Fancy a figure eight red-ribbon single-track ride offering fabulous view, even better flow and descending with a historic bent. It resides in the epicentre of the Queenstown Lakes District and New Zealand's premiere Mtb paradise. This track network is located on the southern flank of Coronet Peak and looks across the rolling lifestyle blocks that fill the landscape between Arthurs Point and Arrowtown. The lower slopes are a mix of scrub and natives, tall tussock and wilding pine - both dead and alive like Schrödinger's Cat. Innumerable streams dissect and shape the crumpled ridges and gullies like rain drops on sand castles below a crumpled sky. There are no two ways about it, this is prime riding country.
Coronet Water Race Connector plugged in
We parked up in the shade of a massive willow tree, in the leafy Arrowtown domain by the Arrow River. A short climb took us around the historic north side of Feehly Hill to Malaghans Road for a 7 km pedal west, before turning right up Coronet Peak Station Road. There is a good shoulder for most of the way. At the end of the road is a collection of farm houses and out buildings in varying states of disrepair. This marks the start of our first climb - up the Dan O’Connell Track. It climbed gradually, elevating the views and expanding the horizon. The morning chill took refuge in narrow gullies, hiding from the big yellow fusion generator that looked like it was gradually climbing up from the eastern horizon, but in reality was being revealed by a rotating earth.
Link to Hot Rod
After 4 km of cadence climbing we hit the historic Coronet Face Water Race Track, a Mtb convert after supplying water to ubiquitous gold claims way back in the late 1800s. Heading left we pedalled onto the Coronet Water Race Connector and climbed a series of nicely graded switchbacks to the Coronet Peak Road and onto tarseal. Heading uphill and enjoying an easy spin to the Coronet Peak Ski Field chairlift terminal we purchased a couple of lift passes. We had once pedalled up the extremely steep ski field 4WD track to the top lift station. But that was crazy stuff and took the edge off the most excellent Upper Rude Rock descent.
Rude Rock Rocks
We took lunch at a strategically placed picnic table at the very top, donned knee pads, dropped seats and headed for gravity, which incidentally is not a force but an acceleration. Upper Rude Rock gave us wings, swooping and flowing down to the original Rude Rock through alpine tussock, hebes and spaniard on a mixture of schist and dirt. Rude Rock stands tall, a centennial of rudeness for all of humanitie's existence and way before. It’s a grade 4 advanced descent but safe as any rude rock in our book. Trust the bike, trust the track and you will be all right.
Coronet flows through snow grass
Rude Rock Track hits Coronet Peak Road opposite the Coronet Water Race Connector along with Upper Hot Rod - a flowing descent that'll knock your socks off. We adjusted our grins and went headlong back onto compacted Hot Rod dirt. This is a flowing grade 3 intermediate trail that convinces us that the Queenstown Mtb Club track builders sure as hell knows how to build trails that rock. In no time we were back on the Coronet Face Water Race Track but this time riding east for a short stretch to the top of, you guessed it, Hot Rod - the original. More flow and a stunning bush block descent cemented our positive thoughts. I'm sure that for both the 'upper' nomenclature will become superfluous as time passes.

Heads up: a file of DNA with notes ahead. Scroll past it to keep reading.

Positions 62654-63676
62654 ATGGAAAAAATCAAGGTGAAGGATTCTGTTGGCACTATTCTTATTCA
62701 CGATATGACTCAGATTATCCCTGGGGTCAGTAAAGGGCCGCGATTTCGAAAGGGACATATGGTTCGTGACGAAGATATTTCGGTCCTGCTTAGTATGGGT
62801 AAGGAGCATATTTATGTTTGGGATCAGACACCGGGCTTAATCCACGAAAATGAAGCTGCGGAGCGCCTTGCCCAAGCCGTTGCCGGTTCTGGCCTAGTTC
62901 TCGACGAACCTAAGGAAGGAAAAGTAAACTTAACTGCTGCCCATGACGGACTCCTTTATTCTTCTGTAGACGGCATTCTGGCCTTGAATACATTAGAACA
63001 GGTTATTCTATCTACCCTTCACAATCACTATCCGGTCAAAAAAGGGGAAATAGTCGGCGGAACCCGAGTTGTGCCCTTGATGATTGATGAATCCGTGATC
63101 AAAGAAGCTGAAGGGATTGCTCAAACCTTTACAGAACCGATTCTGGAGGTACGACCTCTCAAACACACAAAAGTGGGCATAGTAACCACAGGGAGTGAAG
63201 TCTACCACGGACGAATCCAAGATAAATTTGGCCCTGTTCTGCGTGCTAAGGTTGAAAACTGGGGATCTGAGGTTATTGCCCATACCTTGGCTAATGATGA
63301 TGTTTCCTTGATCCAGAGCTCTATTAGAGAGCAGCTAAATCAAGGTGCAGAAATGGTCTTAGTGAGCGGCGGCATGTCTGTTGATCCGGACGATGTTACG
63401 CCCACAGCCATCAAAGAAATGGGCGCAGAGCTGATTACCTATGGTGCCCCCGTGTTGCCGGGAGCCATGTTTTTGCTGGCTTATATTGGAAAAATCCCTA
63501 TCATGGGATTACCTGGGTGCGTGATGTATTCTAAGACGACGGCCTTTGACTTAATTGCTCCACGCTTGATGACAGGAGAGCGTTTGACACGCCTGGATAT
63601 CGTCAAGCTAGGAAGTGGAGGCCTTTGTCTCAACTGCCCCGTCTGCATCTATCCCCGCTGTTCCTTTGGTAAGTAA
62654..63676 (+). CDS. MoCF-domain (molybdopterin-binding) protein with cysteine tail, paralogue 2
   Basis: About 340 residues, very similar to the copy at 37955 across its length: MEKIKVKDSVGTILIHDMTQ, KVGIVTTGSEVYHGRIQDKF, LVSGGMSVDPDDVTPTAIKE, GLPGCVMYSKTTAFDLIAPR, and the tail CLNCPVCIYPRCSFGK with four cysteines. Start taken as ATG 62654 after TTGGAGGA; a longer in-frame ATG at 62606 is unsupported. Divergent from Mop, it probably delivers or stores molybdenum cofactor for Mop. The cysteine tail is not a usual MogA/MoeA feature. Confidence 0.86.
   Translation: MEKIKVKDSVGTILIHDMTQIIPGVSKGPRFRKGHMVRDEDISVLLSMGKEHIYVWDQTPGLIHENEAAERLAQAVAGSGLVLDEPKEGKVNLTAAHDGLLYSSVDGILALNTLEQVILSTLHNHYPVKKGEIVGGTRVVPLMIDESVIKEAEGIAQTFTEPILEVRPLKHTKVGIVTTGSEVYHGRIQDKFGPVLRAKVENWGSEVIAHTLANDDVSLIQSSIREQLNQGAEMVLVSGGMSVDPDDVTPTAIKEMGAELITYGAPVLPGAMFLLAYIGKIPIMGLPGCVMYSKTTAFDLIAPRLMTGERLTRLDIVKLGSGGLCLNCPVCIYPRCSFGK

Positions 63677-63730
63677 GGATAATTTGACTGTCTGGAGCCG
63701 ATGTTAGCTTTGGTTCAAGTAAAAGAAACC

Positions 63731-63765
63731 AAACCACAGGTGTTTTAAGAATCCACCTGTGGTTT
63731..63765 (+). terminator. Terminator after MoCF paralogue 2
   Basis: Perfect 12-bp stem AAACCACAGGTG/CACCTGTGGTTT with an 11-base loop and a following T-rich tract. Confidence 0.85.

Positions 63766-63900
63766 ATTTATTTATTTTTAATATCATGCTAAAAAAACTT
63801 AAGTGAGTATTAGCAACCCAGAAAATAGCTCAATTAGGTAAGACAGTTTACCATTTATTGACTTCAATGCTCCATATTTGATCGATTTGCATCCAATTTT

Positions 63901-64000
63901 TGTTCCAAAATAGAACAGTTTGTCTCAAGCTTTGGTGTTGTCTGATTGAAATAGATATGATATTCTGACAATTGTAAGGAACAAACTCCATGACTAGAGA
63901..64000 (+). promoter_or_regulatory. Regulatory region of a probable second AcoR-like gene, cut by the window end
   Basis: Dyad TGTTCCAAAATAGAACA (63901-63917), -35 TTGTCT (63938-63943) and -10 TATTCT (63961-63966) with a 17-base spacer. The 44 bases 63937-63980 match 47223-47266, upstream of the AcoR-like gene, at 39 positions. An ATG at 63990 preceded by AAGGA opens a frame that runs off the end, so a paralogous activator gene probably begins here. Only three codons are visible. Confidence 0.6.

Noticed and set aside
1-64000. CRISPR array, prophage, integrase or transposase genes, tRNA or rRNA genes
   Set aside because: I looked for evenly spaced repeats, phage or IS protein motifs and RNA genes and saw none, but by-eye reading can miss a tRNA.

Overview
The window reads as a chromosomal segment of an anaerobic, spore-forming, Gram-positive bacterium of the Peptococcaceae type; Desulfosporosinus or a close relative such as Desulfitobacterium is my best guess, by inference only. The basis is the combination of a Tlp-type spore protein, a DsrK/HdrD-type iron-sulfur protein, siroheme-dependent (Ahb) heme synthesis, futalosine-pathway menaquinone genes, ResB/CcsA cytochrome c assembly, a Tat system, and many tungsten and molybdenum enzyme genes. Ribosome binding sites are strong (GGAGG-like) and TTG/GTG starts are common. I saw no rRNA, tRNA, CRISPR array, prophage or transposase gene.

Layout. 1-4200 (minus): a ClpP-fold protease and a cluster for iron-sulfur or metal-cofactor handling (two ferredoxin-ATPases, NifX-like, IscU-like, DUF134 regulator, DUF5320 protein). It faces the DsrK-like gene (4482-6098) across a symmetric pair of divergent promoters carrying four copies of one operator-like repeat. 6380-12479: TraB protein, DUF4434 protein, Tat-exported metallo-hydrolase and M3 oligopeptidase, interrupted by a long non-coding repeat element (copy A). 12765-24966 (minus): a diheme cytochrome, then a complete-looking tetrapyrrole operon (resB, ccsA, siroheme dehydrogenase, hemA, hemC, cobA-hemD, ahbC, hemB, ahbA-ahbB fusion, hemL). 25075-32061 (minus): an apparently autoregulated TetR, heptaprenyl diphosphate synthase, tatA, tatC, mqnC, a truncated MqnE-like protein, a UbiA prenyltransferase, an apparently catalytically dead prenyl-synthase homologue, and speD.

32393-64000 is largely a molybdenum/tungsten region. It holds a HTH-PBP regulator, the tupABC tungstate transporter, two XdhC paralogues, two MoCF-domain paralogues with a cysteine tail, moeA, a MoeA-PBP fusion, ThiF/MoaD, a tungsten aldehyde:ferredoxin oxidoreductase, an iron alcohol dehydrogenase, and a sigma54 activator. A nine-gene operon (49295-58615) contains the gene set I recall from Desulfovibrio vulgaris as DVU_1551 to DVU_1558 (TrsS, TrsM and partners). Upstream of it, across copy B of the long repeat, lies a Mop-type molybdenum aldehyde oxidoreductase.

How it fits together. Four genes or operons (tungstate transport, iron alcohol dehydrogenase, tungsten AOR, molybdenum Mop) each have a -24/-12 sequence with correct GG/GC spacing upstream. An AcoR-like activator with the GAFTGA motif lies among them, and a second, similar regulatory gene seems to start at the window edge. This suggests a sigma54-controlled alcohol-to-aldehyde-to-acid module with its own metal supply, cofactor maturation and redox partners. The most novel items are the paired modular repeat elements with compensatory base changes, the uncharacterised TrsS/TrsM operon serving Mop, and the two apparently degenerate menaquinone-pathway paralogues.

Hot Rod Jungle Jim
The bottom of Hot Rod is also the bottom of the Dan O’Connell Track which in pounds, shillings and pence means a short climb back up to the Coronet Peak Water Race Track. This delivers more history than you can poke a sluicing Canon or cannon at. So on that note we cruised the climb and once firmly ensconced back on the water race, enjoyed the easy grade that roams a high-rise contour along the steep sunny slope toward Arrowtown. Gullies of cool clear stream crossings, a restored chimney, old riveted mining pipe stranded in beech forest and some big drops above even bigger vistas delivered us to Bush Creek Saddle impressed.
Bush Saddle, relax and concentrate
We paused at Bush Creek Saddle in anticipation of one one of the truely great downhills on this, and possibly any other, planet. There is something incomparable about winging your way down a clean clear valley - like eating gelato on a hot day or pizza after a long ride. Railing roots in the deep forest, bridges over streams and short climbs interspersed in space and time with massive rocky outcrops, just like spacetime. The last section descends a steep gorge before an easy exit along the Arrowtown pipeline which brought us back to its shady domain and the afore mentioned two-scoop gelato. A fitting finish to a perfect day. Dirty deeds can be done dirt cheap with a Coronet Peak lift pass. Single ride, half day and full day options available if you fancy bombing all their downhill trails without pedalling up.
Bush Stream un-plugged
Access: From Arrowtown Domain
Up/Down: 1300 m pedalled upwards, 400 m lift assist, 1700 m of descending